Alex contacted me in November about making a custom dress for her Winter Solstice wedding. I have never accepted a custom wedding gown commission less than about 4 months from the wedding date, but there is an exception to every rule!
|Back bodice detail: hand-placed Chantilly lace appliques, custom covered buttons|
When a Window of Opportunity Opens...
In this particular instance, many factors came together to make this exception-to-the-rule work: Alex was already decided on the design and type of materials she wanted, she was able to accommodate scheduling a quick succession of fittings, I was able to get the materials quickly, and most of all, I had an unusual lull in my holiday sewing schedule. In other words, it all seemed meant to be!
So, we began in earnest, moved quickly through the fitting and construction process, and ended up with Alex's beautiful one-of-a-kind gown finished a week prior to the wedding.
The Challenges of Petite Design
Alex had two main requirements for her gown: 1) At her height of 5 feet, it was very important that the gown design achieved a flattering, elongated silhouette (something that's often difficult for petite sized women to find in ready made garments), and 2) she wanted her gown to feature a delicate, elegant lace.
To achieve the correct silhouette, she chose a gently curved raised-waistline bodice featuring Chantilly lace paired with a semi-fitted flared skirt of subtly textured satin. Secondly, the detail of the lace and net is placed completely at the bodice, drawing the eye upward, leaving the clean lines of the skirt to fall without visual interruption to the floor.
These two basic design decisions worked in tandem to achieve the look and fit that Alex was after: the elegance and delicacy of lace plus a visually elongated silhouette.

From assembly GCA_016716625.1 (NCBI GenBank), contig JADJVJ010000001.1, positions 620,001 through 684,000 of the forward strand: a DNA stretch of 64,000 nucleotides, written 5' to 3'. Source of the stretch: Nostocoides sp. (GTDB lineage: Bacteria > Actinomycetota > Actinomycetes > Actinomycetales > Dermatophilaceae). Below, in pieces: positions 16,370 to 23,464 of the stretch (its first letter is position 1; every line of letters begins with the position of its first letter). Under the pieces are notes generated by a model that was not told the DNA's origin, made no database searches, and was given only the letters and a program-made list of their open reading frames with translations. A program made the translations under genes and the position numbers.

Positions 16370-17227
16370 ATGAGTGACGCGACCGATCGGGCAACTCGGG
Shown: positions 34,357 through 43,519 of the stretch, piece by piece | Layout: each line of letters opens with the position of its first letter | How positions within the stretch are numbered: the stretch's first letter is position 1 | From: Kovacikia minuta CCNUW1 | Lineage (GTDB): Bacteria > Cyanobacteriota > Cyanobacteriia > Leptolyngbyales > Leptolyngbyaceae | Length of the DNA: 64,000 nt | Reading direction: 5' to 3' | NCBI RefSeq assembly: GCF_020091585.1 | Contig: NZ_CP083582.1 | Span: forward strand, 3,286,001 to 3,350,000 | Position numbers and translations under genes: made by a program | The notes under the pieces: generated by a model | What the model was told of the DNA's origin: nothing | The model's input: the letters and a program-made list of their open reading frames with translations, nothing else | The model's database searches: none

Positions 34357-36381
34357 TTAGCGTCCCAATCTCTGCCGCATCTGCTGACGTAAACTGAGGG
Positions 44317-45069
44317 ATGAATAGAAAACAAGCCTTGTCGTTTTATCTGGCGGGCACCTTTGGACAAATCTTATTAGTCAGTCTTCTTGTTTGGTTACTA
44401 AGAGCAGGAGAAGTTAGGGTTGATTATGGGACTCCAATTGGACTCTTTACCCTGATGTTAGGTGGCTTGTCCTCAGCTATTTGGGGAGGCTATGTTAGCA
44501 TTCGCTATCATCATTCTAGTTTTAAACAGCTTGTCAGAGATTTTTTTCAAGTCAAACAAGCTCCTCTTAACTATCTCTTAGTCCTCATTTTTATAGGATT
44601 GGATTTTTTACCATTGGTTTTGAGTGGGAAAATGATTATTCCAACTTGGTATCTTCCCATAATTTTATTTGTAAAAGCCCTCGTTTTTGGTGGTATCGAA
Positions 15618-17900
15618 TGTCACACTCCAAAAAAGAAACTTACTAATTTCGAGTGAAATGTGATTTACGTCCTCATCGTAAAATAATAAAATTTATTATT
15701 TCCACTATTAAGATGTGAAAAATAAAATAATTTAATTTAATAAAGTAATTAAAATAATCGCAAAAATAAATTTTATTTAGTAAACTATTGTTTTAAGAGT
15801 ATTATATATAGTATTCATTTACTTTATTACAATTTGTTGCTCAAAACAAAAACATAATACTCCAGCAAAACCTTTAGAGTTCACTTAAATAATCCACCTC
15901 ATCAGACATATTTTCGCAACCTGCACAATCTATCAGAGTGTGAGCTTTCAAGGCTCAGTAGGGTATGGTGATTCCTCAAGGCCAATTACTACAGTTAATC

|Alex's finished gown|
Alex made and excellent choice when she decided on a beautiful imported scalloped Chantilly lace. This particular yardage had the classic scalloped "eyelash" edging at both selvedges along with individual appliques at the center of the yardage.
For Alex's gown, the lace appliques and the scalloped edges had to be hand-placed over point d'esprit netting which covered the entire bodice.
As you can imagine, working with lace is detailed, slow-going work, usually done entirely by hand. Good light, a confident steady cutting hand, and lots of breaks for tea and stretching are the key!
|Separating the scallop motifs from the yardage|
|Carefully cutting the netting away from the cording lines in preparation to place the lace motifs on the bodice|
|Fitting the main lace motif to the front bodice while still at the cutting stage|
|Adding pearl and rhinestone beading to the lace before placing on the bodice|
|Shaping and hand-placing the lace appliques on the bodice in preparation for handsewing|
|Detail of the completed bodice front|
A Matching Headpiece
One of the additional perks of having a custom dress made (besides getting an absolutely one-of-a-kind gown in the exact materials you want... that fits perfectly!) is the option to have custom accessories made as well.
Alex wanted an understated but elegant comb to wear in her hair. So, I gathered up a few scallops of the Chantilly, made a couple of satin flowers and placed in some branches of gold wire and pearl beads (to echo the beading on the bodice), and...
|Custom headpiece: Chantilly lace, textured satin flowers, gold wire and pearl beads|
Alex, it was a joy working with you! I'm so glad time and providence came together to allow us to bring your beautiful wedding gown into being. Congratulations... and my warmest wishes to you and your husband, always.